Covenants for Nichols’ developments also established a minimum cost of a home that restricted access to his neighborhoods. Although the average yearly income for someone living in the Greater Kansas City area in 1927 was $1,380, the minimum price of a home in Nichols’ Indian Hills development started at $10,000, some 625% of the average income. Only the wealthiest Kansas Citians could afford to live in Mission Hills.

Racial Restrictive Covenants

Nearly every Nichols development prior to 1950 contained this language in the property deed or the declaration of restrictions: “None of the said land may be conveyed to, used, owned, or occupied by negroes as owners or tenants.” Covenants restricting who could buy a home were legal until the Supreme Court ruled that they were unenforceable in Shelley v Kraemer in 1948. Few instances of racial restrictive covenants appeared in Johnson County after that, however, the language was already present for thousands of properties across the county. In fact, Nichols’ racial restrictive covenants can still be found in property abstracts today. The use of this measure set an exclusionary precedent.

It is important to note that Nichols was not the only developer who utilized racial restrictive covenants. There were also some who did not employ racial restrictive covenants in their developments. It was a developer’s choice. Nichols, however, intentionally designed neighborhoods for whites only. Further, he never developed a neighborhood in a Black Community or intentionally created an integrated neighborhood on either side of the state line.

Government-Funded Segregation

Even when he developed neighborhoods for blue- and white-collar workers like Prairie Village, Nichols designed them to be to be segregated. Nichols’ Prairie Village developments included typical restrictions meant to maintain exclusivity like a lengthy declaration of restrictions and racial restrictive covenants. While priced much lower than homes in Mission Hills, Nichols’ Prairie Village properties were priced well above the average income. The average income of those living in Kansas City was $1,700 in 1950, but a home in Prairie Village came with a minimum cost of $5,000. Securing a loan for that amount would prove impossible for people of color, however.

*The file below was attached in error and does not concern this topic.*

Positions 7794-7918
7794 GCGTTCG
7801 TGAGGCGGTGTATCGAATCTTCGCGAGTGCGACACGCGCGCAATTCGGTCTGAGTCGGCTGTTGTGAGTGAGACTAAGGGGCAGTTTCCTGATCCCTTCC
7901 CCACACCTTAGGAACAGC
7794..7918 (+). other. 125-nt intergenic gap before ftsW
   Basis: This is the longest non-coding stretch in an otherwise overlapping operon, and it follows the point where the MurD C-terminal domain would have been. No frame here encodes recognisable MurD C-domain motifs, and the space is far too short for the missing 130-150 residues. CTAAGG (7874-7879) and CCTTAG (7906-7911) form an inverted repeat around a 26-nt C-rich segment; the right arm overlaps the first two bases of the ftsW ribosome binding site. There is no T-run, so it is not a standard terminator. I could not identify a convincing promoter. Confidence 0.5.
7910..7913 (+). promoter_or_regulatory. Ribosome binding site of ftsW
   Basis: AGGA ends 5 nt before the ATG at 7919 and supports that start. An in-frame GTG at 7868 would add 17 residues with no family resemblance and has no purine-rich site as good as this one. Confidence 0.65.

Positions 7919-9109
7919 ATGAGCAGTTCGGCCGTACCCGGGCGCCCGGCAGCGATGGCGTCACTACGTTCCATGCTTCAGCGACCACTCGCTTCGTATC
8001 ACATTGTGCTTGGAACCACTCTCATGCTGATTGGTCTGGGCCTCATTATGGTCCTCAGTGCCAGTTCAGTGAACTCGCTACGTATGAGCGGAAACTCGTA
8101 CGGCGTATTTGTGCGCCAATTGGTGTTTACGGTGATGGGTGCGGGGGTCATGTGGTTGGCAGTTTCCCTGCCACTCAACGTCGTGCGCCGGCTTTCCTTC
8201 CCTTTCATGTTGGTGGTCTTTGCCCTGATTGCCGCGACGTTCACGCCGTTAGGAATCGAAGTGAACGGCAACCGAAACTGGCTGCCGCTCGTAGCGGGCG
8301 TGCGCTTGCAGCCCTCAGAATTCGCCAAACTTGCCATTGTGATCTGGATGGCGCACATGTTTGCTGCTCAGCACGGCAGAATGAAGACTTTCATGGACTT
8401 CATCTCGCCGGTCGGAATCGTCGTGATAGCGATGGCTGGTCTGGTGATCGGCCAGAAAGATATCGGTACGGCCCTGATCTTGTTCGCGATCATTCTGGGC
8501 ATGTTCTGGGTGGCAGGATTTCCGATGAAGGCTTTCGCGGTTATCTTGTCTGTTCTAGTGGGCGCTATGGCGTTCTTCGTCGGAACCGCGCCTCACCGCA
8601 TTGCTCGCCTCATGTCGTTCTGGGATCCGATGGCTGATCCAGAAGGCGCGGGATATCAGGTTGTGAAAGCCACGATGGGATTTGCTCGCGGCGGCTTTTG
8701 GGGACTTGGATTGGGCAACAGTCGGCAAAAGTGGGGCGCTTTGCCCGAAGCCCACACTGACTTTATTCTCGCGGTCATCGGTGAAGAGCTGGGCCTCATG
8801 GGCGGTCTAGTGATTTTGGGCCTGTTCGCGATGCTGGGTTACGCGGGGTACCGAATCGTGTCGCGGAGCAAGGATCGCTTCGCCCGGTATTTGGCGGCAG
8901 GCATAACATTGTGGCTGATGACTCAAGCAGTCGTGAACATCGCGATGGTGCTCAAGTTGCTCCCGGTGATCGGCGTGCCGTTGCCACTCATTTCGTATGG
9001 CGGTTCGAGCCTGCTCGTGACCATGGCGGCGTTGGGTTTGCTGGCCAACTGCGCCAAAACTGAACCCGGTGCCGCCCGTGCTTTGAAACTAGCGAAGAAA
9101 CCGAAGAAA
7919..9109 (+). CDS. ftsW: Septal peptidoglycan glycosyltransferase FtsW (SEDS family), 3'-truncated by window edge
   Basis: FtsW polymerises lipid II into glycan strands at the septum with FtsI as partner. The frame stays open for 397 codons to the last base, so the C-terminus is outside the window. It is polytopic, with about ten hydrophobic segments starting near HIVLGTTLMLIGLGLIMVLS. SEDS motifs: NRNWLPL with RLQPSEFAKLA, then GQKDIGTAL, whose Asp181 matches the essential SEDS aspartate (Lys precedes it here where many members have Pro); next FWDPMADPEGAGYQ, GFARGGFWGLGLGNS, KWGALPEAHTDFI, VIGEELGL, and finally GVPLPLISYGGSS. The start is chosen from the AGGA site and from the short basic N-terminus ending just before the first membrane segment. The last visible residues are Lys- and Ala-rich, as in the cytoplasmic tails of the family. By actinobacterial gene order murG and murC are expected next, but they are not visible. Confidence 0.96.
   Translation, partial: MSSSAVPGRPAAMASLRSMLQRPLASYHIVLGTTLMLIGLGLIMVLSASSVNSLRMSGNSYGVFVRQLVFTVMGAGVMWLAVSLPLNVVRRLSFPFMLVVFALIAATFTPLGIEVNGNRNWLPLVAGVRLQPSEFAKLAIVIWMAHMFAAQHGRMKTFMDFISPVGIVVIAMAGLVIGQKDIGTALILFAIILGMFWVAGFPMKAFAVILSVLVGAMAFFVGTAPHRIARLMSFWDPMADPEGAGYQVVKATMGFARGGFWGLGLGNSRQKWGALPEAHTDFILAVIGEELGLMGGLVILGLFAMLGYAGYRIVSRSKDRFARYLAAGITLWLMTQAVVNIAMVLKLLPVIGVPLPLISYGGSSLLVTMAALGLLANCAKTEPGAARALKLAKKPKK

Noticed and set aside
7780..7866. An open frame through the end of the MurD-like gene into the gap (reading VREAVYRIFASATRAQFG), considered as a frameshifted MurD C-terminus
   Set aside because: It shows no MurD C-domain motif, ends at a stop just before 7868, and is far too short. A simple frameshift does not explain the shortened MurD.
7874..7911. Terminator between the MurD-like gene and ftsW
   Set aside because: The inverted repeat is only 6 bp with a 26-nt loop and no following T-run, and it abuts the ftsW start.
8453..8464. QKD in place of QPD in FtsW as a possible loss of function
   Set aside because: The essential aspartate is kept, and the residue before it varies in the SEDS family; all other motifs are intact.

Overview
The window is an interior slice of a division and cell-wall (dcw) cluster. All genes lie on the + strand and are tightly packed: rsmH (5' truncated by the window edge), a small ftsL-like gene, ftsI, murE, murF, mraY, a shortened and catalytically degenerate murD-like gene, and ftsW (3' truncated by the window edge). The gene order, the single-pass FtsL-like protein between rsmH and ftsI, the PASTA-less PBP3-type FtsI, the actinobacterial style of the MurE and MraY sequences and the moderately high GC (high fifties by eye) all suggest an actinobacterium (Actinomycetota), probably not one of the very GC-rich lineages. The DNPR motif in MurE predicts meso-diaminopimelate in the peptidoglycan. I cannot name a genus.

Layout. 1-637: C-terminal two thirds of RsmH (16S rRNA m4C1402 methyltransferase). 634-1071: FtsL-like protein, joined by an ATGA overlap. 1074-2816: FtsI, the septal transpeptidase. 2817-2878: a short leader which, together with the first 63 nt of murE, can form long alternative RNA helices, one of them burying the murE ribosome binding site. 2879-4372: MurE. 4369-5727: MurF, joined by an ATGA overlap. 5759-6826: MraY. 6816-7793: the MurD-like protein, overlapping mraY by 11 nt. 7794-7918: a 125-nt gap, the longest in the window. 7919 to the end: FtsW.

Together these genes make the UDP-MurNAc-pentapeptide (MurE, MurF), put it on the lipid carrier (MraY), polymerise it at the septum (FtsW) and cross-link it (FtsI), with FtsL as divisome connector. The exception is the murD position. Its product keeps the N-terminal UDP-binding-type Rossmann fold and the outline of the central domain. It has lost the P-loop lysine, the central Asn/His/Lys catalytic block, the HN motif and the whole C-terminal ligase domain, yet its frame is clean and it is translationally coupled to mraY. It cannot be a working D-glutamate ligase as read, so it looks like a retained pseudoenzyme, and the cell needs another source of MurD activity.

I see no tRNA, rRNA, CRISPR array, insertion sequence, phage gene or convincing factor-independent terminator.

Prairie Village was unique for Nichols in that he received development funds for it from the Federal Housing Administration (FHA). The FHA, a government agency created during the Great Depression to finance home building and purchasing, was one of the main ways that homebuyers obtained mortgages. By 1950, the FHA was facilitating half of all home mortgages in the United States. The remaining home loans were typically routed through private lending institutions. Like Nichols’ restrictive covenants, FHA loans were designed only to benefit a few.

Subdivisions built with FHA funds were governed by FHA mortgage regulations, notably that FHA mortgages could not be secured by Black home buyers. This racist practice, which was standard at the time in the private mortgage lending business and was enshrined as federal housing policy by the FHA, made it extremely difficult for Black families to purchase new homes in the suburbs. Black families were thus doubly restricted from purchasing homes in Prairie Village – once by Nichols’ restrictions and once by the FHA policies. The demographic outcome was predictable. By 1960, Prairie Village was home to 25,000 white residents, all of whom had to purchase their homes under the FHA guidelines.

Enforcing Restrictions